Why you should care
Because some of these socially conscious funds are starting to get impressive results.
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What’s the real business of business? Is it to produce and exchange goods and services? Drive innovation? Or maybe just generate profits? It certainly depends on whom you ask. Millennials — the generation that has made us re-evaluate how we think about our careers — think that improving society ranks ahead of these more traditional considerations.
As a result, impact investing funds, firms that provide capital to companies with the expectation of both financial returns and positive social outcomes, have become more visible over the past decade. The concept got its first big wave of publicity in 2006, when economist Muhammad Yunus won the Nobel Peace Prize for his work with Grameen Bank, the microfinance organization he founded.
Small-scale loans to impoverished entrepreneurs can stimulate economic and community development while still maintaining low default rates.
Grameen Bank showed that small-scale loans to impoverished entrepreneurs can help stimulate economic and community development while maintaining low default rates. It helped launch a number of funds with different strategies but a similar mission: to improve society by creating economic opportunity in a way that is still financially attractive. Since then subsectors have emerged focusing specifically on green investments, urban and low-income communities, and socially responsible organizations (i.e., no alcohol, tobacco, weapons, etc.).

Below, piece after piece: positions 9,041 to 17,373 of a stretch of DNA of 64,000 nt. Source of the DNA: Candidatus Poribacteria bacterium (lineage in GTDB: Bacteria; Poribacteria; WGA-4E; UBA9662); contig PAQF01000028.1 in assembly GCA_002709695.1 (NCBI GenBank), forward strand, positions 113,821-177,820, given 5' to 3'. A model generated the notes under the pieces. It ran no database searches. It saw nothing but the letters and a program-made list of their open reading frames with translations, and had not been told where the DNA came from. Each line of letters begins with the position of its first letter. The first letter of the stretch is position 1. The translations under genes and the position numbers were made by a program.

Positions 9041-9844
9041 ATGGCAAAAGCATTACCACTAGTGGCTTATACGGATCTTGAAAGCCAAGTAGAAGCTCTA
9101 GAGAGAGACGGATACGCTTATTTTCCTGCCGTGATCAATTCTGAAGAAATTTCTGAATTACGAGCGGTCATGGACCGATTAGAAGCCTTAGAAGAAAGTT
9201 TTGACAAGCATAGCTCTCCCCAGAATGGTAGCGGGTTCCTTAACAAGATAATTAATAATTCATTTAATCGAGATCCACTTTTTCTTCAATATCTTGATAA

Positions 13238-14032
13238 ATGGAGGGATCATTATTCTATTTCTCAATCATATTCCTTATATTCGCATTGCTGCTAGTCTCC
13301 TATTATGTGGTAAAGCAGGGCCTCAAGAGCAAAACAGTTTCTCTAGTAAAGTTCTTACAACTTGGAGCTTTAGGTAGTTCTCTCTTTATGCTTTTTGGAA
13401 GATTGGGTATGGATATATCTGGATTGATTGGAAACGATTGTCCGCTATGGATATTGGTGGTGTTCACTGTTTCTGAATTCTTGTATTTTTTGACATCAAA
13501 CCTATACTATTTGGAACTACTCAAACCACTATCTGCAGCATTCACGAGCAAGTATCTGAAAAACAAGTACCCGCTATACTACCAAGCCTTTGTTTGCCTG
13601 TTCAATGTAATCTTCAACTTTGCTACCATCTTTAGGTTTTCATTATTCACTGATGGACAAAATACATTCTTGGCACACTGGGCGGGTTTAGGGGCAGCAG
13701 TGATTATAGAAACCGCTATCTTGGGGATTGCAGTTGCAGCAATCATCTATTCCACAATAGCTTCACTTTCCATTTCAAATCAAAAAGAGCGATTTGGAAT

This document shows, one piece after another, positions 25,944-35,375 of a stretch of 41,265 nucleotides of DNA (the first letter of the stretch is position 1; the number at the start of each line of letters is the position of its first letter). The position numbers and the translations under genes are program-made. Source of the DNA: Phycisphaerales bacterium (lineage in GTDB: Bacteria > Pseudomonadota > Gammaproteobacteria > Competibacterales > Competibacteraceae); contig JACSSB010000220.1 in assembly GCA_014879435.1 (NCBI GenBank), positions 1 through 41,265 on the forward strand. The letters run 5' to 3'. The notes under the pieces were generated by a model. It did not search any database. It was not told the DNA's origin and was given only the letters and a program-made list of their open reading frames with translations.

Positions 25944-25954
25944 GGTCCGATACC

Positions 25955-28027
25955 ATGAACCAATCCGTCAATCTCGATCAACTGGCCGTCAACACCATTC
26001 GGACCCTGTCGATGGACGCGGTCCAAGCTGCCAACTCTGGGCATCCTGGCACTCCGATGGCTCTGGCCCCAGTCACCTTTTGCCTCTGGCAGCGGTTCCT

Investors such as Acumen and DBL Ventures may not be household names quite yet, but they have gained a higher profile in recent years. Unfortunately, this hasn’t really translated into more committed capital. Generous estimates place today’s impact investing market at about $25 billion, which is still paltry when you consider there’s more than $1 trillion under private equity management.